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ELECTION GUIDE: When Do Polls Open Tuesday in Foxborough?

Here’s a resident’s guide to everything you need to know about the upcoming State and Presidential Election Tuesday, Nov. 6 in Foxborough.

Tuesday is Election Day as voters around the country gather at the polls to cast their votes in the Presidential and State races. In September, Foxborough saw 1,471 voters – or 14 percent of the town’s registered voters - turn out for the State Primary.

A much larger turnout is expected for Tuesday’s election as Town Clerk Robert Cutler said he's anticipating roughly 85 percent of the town's registered voters to make it out to the polls.

Here’s what you need to know about Tuesday’s election in Foxborough.

When/Where is the Election?

The 2012 State and Presidential Election is Tuesday, Nov. 6 from 6 a.m. to 8 p.m. at Ahern Middle School on Mechanic Street.

On the Ballot

NATIONWIDE

• U.S. President—President and Democratic candidate Barack Obama will be running for a second four-year term alongside Vice President Joe Biden, while challenger and former Massachusetts Governor Mitt Romney along with vice presidential candidate Paul Ryan will look to bring the Republicans back to the White House.

STATEWIDE

• Massachusetts U.S. Senator—After winning the seat of the late Ted Kennedy during a special election in 2010, Republican Senator Scott Brown is back on the ballot as he looks to pick up his first full six-year term. The Wrentham resident will go up against Democrat Elizabeth Warren, of Cambridge. This is as close a race as you will see on Election Day with no real leader in numerous likely voters polls.

FOXBOROUGH DISTRICTS

Massachusetts U.S. Representative, Fourth Congressional District—Tuesday will mark the first time Foxborough residents vote as part of the newly realigned Fourth District, as a result of the 2010 Federal Census and redistricting that followed. After winning their parties' nominations in the Sept. 6 primary, Republican candidate Sean Bielat will face Democratic candidate Joe Kennedy III in the final race.

Governor’s Council, Second District—After winning their parties' nominations in the Sept. 6 primary, Democratic candidate Robert Jubinville of Milton and Republican candidate Earl Sholley of Norfolk will vie for the Second District Governor's Council seat on Nov. 6.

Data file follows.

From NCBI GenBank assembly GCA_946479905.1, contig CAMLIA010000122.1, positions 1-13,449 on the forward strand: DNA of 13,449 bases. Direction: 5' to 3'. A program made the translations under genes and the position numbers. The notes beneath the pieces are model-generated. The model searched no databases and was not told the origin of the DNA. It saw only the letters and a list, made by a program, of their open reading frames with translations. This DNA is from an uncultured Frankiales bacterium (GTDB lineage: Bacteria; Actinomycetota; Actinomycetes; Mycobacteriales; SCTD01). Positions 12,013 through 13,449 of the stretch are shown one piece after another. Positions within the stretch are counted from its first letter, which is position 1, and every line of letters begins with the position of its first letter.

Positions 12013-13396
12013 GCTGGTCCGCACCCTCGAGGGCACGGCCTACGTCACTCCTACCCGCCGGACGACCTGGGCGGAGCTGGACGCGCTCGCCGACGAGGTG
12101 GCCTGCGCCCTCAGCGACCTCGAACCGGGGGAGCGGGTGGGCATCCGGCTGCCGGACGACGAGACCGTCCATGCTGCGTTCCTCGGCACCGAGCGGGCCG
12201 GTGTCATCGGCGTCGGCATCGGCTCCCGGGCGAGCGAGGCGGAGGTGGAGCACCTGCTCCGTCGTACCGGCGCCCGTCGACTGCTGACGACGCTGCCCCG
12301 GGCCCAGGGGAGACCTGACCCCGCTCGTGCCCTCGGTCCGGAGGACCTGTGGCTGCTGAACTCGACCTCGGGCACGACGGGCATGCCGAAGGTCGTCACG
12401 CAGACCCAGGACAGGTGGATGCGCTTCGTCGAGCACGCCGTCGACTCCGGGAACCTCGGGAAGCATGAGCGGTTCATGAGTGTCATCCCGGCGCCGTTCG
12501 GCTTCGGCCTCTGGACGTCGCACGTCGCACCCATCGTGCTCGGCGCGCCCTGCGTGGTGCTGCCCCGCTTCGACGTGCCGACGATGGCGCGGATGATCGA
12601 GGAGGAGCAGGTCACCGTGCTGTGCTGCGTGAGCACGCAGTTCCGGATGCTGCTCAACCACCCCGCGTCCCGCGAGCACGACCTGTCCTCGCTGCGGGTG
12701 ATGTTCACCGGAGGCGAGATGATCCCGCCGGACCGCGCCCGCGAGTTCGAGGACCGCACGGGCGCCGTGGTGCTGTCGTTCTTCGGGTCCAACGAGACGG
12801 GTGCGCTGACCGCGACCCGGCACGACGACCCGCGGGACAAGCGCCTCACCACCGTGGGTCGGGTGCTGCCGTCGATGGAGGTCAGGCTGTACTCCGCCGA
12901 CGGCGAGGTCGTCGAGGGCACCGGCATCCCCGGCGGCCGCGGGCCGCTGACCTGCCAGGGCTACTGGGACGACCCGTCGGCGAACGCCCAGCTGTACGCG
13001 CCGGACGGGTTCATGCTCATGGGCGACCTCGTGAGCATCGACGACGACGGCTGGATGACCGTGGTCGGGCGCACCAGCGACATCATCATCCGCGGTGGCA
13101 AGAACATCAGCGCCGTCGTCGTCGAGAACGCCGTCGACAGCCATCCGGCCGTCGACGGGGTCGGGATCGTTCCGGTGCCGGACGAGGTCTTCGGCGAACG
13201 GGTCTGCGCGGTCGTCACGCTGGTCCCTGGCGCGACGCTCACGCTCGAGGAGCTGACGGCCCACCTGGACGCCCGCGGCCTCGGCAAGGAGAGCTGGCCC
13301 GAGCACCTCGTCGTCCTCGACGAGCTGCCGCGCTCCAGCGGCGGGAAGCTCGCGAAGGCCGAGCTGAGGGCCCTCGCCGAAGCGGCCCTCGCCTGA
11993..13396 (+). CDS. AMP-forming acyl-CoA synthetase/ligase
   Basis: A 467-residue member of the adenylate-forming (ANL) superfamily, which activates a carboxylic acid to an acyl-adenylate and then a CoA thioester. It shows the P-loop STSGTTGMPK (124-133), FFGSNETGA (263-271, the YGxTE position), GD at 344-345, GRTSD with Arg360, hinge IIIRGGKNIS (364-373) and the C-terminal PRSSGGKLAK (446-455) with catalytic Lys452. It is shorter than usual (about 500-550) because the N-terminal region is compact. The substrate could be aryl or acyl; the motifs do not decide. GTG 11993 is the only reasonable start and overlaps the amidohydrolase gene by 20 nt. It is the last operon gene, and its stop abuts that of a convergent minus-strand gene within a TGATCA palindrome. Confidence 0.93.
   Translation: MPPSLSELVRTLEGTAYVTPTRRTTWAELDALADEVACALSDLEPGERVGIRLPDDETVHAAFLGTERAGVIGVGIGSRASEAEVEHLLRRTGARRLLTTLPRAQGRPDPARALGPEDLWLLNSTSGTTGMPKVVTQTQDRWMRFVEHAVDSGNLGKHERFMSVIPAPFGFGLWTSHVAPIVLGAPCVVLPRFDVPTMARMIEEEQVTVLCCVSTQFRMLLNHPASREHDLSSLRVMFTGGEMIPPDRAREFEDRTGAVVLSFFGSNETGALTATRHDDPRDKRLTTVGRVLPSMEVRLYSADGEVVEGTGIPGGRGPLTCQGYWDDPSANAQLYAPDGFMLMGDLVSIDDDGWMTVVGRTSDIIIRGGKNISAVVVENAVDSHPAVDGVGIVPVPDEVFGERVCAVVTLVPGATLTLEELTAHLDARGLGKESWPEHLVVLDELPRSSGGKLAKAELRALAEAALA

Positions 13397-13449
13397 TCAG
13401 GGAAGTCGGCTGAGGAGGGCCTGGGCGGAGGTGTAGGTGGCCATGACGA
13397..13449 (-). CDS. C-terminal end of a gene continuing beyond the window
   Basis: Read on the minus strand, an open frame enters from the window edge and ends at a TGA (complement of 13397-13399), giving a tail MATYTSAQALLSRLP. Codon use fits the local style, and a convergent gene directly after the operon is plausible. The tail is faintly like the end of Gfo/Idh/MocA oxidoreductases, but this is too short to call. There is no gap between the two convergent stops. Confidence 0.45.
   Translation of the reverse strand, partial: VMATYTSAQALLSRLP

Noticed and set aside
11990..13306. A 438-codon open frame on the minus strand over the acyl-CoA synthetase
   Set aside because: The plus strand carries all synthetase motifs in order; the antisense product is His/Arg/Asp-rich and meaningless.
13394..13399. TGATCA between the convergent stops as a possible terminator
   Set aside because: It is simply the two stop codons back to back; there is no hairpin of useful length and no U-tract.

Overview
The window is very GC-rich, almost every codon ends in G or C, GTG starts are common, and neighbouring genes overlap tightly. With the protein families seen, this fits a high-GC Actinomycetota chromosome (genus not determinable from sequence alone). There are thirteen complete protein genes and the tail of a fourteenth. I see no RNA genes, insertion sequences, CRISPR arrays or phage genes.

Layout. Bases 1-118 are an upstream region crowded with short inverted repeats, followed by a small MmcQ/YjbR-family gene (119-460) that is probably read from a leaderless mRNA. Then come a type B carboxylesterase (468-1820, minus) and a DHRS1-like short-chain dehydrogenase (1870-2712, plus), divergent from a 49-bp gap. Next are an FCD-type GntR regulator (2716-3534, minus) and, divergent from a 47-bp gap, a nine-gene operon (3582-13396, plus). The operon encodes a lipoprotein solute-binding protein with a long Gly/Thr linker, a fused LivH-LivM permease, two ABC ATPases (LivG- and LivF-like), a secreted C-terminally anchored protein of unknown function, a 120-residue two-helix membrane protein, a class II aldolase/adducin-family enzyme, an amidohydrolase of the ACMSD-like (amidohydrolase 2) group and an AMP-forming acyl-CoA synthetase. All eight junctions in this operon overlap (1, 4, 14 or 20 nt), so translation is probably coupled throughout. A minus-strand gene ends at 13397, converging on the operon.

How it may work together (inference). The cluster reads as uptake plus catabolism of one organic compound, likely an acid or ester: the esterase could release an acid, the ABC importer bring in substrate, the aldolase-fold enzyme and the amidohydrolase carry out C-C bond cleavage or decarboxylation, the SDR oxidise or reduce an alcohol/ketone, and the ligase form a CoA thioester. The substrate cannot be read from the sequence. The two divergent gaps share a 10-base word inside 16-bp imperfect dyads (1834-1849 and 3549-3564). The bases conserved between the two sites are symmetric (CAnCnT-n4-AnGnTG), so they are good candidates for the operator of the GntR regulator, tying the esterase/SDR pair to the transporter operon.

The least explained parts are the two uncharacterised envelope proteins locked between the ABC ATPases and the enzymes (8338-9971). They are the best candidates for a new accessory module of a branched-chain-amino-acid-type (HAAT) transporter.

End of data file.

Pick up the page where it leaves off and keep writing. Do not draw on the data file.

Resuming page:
• Representative in General Court (State Representative), 13th Norfolk District— Republican Jay Barrows, a Mansfield resident, is running unopposed for re-election.

• Senate in General Court (State Senator), Norfolk and Bristol District— The Norfolk and Bristol District is represented by State Senator James Timilty, a Democrat from Walpole. Timilty has been challenged by Attleboro Republican Jeff Bailey.

Ballot Issues

Ballot Question 1: "Do you approve of a proposed law that would prohibit any motor vehicle manufacturer, starting with model year 2015, from selling or leasing, either directly or through a dealer, a new motor vehicle without allowing the owner to have access to the same diagnostic and repair information made available to the manufacturer’s dealers and in-state authorized repair facilities?"

Ballot Question 2: "Do you approve of a proposed law that would allow a physician licensed in Massachusetts to prescribe medication, at a terminally ill patient’s request, to end that patient’s life?"

Ballot Question 3: "Do you approve of a proposed law that would eliminate state criminal and civil penalties for the medical use of marijuana by qualifying patients?"

Jody Hensley November 06, 2012 at 03:10 AM
Take 3 Minutes to Learn More about Question 3 at: http://mavotenoonquestion3.com/question-3-in-3-minutes/ Question 3 is a "Wolf in Sheep's Clothing" warn citizens in California and Colorado where pot stores have proliferated under a law similar to the one proposed here. The language in this 6-page law includes "other conditions" which allows virtually anyone to get a marijuana recommendation for any reason. There can be 35 pot stores in the first year, but there is no upper limit in the law. This is the LEAST RESTRICTIVE marijuana law in New England. With an undefined 60-day supply, amounting to hundreds of joints, allowed on a person or in a car, theft and diversion to black market sales are inevitable. Home grow sites are already subject to criminal break-ins in neighborhoods as close as Rhode Island. And even the Obama administration has called rising levels of youth use and addiction a legitimate public health issue. There has to be a better way to be compassionate. Please get the details before you vote. To learn about Question 3 go to: www.MaVoteNoOnQuestion3.com

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